The most abundant elements in the universe are hydrogen and helium. The spectral signatures from these two gases are quite well known. But when we measure spectra from (for example) distant stars, we find slight shifts in where the lines are from where they "ought" to be. This shift is known as the Doppler shift, and it tells us precisely how fast the object is moving towards or away from us. (For very distant objects, the same shift occurs, but not for the usual reason, as we will explain later.) In most cases, especially for distant objects like galaxies, the shift is towards longer wavelengths. For visible light, that shift is in the direction of the red end of the visible spectrum, so it's called a "redshift".

The remarkable thing, which has been known for less than 100 years, is that light from very distant objects like galaxies is almost always shifted in the red direction, meaning that most such objects are moving away from us. The amount of the shift is easily computed to be proportional to the speed of the object along the line of sight. And what has been found that is even more remarkable than the existence of the shift in (usually) the red direction is that the amount of the shift (and hence the speed of the movement) varies directly with the actual distance to the object for most remote objects.

Because of the existence of this velocity-distance relationship, it becomes possible to infer the distance of an object from a measurement of its spectrum. This is why redshift is so important in astronomy. So let's have a look at the history of how this surprising, unexpected relationship was discovered.

Edwin Hubble, in the early 1920s, was the astronomer most responsible for the discovery of the velocity-distance relationship, and hence the first to understand that the universe as a whole is expanding.

Several other astronomers around 1920 recognized that shift of spectral lines from a galaxy might be interpreted as being the result of relative motion between the Earth and the galaxy. A blue shift would mean the object was moving in Earth's direction, while a red shift would mean it was moving away. Other interpretations of the red shift are possible. Indeed, some astronomers around 1920 (and even today) preferred other interpretations. But the interpretation of the red shift of spectra as a result of relative velocity has become accepted as the best way to interpret vast amounts of observational data.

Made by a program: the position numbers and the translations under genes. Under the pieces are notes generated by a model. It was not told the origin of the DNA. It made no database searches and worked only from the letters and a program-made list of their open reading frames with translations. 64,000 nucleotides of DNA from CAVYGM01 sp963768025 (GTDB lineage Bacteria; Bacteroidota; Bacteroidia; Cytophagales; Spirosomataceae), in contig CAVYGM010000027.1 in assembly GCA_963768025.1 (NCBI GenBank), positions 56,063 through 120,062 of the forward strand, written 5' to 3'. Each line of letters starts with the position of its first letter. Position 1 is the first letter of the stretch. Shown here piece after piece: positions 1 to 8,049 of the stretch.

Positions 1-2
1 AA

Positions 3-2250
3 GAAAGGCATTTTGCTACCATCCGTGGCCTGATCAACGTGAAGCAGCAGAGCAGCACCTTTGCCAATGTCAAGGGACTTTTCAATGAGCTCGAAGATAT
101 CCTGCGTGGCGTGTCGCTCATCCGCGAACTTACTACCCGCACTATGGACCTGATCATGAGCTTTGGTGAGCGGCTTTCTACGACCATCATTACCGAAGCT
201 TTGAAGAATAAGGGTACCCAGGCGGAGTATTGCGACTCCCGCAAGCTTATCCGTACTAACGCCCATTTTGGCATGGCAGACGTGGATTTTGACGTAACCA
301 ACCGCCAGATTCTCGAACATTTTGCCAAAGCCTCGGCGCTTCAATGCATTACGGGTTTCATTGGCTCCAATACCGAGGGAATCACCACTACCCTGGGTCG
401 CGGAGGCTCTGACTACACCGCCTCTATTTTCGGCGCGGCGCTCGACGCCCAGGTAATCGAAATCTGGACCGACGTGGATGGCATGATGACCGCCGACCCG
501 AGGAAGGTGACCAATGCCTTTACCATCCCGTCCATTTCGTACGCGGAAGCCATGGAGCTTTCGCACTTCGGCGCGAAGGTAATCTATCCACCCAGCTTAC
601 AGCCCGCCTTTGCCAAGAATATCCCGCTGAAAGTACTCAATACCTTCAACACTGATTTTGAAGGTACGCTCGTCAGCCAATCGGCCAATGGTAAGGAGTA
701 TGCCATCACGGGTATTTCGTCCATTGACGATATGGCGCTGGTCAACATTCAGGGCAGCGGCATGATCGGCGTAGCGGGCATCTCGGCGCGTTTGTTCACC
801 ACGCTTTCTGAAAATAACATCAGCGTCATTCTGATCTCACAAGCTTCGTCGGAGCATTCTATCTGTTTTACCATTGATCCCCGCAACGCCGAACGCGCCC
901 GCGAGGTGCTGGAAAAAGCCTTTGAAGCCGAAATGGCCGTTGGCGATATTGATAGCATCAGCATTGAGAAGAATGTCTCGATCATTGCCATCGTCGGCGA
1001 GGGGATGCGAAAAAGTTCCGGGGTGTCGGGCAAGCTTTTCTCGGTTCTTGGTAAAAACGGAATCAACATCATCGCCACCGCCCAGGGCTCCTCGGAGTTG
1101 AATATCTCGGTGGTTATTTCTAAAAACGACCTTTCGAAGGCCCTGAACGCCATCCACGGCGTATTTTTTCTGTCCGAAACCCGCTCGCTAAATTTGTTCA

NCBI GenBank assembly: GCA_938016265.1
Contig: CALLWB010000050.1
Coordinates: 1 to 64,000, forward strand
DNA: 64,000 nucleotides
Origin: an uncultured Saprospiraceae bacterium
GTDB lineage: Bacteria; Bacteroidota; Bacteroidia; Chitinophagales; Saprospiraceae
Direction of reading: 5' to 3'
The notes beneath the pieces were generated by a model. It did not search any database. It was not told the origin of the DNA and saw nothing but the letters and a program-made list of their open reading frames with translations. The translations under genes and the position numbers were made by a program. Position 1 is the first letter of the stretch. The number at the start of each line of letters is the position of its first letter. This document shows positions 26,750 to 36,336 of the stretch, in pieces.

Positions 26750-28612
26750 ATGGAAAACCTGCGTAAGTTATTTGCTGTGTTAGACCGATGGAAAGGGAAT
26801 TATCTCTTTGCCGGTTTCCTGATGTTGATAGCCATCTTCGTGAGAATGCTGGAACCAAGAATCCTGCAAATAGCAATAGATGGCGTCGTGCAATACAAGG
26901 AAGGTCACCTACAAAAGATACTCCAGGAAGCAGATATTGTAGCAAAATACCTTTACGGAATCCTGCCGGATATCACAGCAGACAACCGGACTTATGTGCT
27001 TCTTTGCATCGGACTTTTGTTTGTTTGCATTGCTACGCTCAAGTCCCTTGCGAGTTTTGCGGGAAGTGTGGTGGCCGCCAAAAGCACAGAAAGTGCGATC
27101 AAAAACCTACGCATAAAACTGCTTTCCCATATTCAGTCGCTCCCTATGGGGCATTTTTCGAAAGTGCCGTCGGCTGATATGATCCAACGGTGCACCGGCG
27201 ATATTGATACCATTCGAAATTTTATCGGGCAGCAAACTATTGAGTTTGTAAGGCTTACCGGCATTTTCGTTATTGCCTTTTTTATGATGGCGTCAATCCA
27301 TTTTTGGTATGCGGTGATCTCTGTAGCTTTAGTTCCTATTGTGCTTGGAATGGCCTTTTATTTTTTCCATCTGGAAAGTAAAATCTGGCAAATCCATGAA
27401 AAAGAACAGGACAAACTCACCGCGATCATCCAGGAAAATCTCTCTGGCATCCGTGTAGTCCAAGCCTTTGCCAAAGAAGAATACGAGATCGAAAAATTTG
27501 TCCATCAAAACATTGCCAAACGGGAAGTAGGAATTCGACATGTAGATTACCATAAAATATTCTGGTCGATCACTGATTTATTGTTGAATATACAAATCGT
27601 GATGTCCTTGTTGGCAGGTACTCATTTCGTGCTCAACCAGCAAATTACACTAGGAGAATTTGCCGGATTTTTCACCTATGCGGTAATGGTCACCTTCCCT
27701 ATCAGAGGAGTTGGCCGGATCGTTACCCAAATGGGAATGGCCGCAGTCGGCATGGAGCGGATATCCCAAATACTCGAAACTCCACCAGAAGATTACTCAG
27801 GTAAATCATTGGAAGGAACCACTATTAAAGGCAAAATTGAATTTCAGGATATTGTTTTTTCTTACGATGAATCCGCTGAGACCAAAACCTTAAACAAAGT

In 1920 galaxies were not known to be enormous collections of stars like the Milky Way, and lying outside it. They were then just thought of as fuzzy stars – nebulae (from the Latin for "clouds"). But the interpretation of spectral redshift as due to relative velocity, followed by Hubble's discovery of a correlation between this redshift and actual distance, showed convincingly that galaxies had to be so remote that they could not be part of the Milky Way.

Naturally, the correlation between redshift (hence apparent velocity) and distance, which at the time could be stated as a simple proportion, became known as Hubble's Law. And the constant of proportionality became known as the "Hubble constant". (The relationship was actually a little more complicated, as we'll explain shortly.)

Hubble was able to derive an independent estimate of distance from Earth to relatively nearby galaxies by identifying stars in those galaxies whose intrinsic brightness could be accurately estimated. These stars are known as Cepheid variables. In this type of variable star, it was known that the regular period in which the brightness changes is directly related to the maximum brightness of the star. Thus a measurement of the period of such a star in any galaxy where the star could be identified indicates what its actual brightness is, and from its apparent brightness as seen from Earth, the actual distance can be determined.

Because Hubble could estimate in this way how far away a few galaxies were, he was able to determine that they were much too far away to actually lie within the Milky Way – contrary to what had been generally assumed up to that time. Indeed, the general supposition then was that the Milky Way comprised the entire universe, so Hubble's discovery was a big deal.

Hubble's Law simply states that the amount of redshift of a galaxy was proportional to its distance. The constant of proportionality, usually denoted by H (guess why) is called the "Hubble constant".